Adjumani Main Market vendors and shopkeepers have refused to pay current rent and arrears to the town council even after the council waived off Shs62 million of the Shs122 million they owed the council.
The vendors and shopkeepers accuse the town council of not being transparent in managing the local revenue.
They also say they are unable to pay the rent because their businesses are still recovering from the two-year Covid-19 lockdown.
They further express displeasure with the way the rent is collected and also claim that the money collected is not used for priority issues such as garbage disposal.
The town council officials say since 2020 to date, most of the vendors have not been paying market dues.
Adjumani Main Market has 69 rooms and each room is rented at Shs80,000.
On Tuesday, the vendors and shopkeepers stormed the office of the town council, demanding speedy resolution of their grievances.
The chairperson of the vendors in Adjumani’s Main Market, Mr Swaib Asiku, says: “We appeal to the town council authorities to waive off the rent arrears of 2020 to 2021. Allow us to start paying rent for the current financial year. We have equally been affected by the tough economic times.”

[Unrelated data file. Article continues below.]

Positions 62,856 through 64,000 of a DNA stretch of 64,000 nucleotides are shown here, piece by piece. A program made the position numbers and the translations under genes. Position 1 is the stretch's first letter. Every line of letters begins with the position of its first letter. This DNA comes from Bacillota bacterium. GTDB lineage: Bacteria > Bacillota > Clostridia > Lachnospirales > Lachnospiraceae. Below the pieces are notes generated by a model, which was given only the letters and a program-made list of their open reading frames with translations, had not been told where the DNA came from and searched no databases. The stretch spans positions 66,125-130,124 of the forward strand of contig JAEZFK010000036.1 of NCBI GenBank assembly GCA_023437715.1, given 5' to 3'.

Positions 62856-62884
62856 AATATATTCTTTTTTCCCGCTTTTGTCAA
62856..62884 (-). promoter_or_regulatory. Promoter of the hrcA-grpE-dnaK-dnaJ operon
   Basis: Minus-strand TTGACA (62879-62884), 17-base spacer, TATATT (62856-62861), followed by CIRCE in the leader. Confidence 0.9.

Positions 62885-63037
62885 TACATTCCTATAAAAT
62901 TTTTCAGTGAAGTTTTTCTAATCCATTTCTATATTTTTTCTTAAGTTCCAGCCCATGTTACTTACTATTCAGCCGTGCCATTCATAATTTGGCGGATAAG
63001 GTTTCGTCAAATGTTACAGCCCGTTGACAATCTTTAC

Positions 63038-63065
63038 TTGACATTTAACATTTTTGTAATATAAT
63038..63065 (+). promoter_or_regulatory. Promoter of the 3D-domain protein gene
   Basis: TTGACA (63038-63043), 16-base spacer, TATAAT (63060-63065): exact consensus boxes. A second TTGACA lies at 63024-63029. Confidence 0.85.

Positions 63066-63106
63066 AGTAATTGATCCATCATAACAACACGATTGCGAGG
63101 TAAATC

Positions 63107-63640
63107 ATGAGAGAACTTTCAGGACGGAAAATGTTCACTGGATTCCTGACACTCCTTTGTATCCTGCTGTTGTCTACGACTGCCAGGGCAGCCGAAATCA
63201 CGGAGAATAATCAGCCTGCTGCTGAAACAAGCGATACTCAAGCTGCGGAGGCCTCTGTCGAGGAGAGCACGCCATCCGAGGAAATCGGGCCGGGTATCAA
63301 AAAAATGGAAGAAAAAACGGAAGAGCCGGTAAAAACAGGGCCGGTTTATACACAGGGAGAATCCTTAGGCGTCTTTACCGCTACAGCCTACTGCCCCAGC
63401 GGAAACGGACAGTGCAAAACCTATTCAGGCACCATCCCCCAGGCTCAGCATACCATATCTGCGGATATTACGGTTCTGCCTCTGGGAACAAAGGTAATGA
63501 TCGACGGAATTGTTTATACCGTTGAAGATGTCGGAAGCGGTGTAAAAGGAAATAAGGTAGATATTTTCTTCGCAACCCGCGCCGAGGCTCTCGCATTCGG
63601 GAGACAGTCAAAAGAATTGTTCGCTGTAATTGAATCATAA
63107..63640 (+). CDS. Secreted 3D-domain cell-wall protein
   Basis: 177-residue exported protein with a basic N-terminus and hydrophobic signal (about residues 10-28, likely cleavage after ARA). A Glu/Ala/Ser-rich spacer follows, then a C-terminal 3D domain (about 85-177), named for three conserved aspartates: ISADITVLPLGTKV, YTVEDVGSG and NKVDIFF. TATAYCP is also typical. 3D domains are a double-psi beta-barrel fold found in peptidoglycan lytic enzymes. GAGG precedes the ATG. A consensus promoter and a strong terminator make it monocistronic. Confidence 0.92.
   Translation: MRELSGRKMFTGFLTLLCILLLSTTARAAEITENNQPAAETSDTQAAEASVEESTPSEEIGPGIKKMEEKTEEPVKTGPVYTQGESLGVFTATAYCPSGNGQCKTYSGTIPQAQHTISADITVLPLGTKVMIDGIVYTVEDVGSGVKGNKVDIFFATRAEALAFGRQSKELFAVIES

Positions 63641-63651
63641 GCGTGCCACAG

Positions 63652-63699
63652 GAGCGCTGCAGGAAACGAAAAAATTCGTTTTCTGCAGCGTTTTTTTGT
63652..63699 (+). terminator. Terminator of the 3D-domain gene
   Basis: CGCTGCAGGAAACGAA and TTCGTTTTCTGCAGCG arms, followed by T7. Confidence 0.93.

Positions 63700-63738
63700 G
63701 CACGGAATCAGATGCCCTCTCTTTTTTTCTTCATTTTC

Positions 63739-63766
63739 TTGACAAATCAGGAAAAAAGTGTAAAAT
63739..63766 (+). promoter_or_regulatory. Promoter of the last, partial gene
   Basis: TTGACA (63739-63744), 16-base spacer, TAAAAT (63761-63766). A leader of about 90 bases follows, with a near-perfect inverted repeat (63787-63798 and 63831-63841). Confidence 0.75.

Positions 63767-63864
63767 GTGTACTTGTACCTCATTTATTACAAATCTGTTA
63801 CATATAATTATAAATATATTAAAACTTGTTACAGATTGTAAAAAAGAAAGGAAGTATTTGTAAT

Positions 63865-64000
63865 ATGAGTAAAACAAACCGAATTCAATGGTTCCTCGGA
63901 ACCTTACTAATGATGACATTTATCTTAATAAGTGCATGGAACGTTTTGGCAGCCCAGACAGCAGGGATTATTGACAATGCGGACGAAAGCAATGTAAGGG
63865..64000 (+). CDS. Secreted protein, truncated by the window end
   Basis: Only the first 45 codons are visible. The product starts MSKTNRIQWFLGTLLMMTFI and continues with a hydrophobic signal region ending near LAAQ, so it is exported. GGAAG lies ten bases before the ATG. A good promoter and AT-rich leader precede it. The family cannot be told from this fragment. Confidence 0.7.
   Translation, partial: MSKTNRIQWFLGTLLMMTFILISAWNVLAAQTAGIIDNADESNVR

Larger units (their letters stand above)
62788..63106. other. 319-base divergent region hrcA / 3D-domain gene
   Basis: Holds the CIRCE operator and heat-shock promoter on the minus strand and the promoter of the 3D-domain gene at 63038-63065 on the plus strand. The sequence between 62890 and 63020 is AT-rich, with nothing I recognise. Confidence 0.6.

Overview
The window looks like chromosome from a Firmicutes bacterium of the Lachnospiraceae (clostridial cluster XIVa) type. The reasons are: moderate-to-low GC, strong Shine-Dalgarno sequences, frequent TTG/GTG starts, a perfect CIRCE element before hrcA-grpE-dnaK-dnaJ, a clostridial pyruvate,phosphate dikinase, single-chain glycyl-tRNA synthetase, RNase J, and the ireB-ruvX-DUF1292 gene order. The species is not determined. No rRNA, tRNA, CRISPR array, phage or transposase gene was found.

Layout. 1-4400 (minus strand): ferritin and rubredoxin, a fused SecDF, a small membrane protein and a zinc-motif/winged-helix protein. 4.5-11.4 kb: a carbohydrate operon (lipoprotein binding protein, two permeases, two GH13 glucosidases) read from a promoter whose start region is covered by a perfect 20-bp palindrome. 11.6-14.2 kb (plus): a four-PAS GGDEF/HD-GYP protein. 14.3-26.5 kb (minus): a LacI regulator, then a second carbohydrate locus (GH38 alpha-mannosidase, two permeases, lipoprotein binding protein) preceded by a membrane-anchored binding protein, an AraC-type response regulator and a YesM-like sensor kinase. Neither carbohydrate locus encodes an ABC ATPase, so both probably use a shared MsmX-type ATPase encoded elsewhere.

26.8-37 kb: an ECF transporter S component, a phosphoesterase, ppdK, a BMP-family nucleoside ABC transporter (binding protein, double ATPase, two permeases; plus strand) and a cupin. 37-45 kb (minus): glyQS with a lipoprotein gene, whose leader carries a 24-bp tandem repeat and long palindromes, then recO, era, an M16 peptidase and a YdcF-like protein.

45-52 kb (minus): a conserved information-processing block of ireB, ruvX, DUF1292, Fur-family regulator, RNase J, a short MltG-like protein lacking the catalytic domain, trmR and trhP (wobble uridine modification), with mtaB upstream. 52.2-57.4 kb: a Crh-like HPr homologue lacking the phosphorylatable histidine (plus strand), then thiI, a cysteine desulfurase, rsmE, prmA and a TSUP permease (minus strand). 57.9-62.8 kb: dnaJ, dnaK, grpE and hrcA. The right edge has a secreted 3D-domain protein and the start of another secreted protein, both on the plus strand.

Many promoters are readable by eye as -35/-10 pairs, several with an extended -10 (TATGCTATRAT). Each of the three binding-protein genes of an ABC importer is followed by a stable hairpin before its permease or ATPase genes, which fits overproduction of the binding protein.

Ms Margaret Ajuga, a vendor, says: “We know they also need money, but we are financially handicapped. There should be transparency in utilising the revenues.”
The senior accountant of Adjumani Town Council, Mr Paranza Okuga, says: “Out of the 69 tenants, only 10 tenants have complied and paid their rent. Some people are perpetual defaulters of rent.”
He adds that their plans to renovate the market have been dented by the failure to pay rent arrears.
Mr Okuga says the vendors and shopkeepers still owe the council Shs60 million following the Shs62 million waiver.
“We shall not waive off the rent arrears, those who fail to pay will be taken to court, but those who want to pay should come to the office and make part payments,” he adds.
Adjumani Town Council in the last Financial Year 2021/2022, budgeted Shs3.4m for procurement of corporate wear to uplift the image of the town council, according to officials, however, several residents viewed it as a wasteful expenditure.
Mr Samuel Lagu, the town clerk, says: “We use the money collected here to manage garbage, maintain streetlights and maintain roads. There was a separate budget for buying the dresses that were approved by the council.”
Adjumani Main Market, which was built 10 years ago, has the capacity to accommodate up to 500 vendors and it is the second largest source of revenue for the town council after Awindiri Produce Market.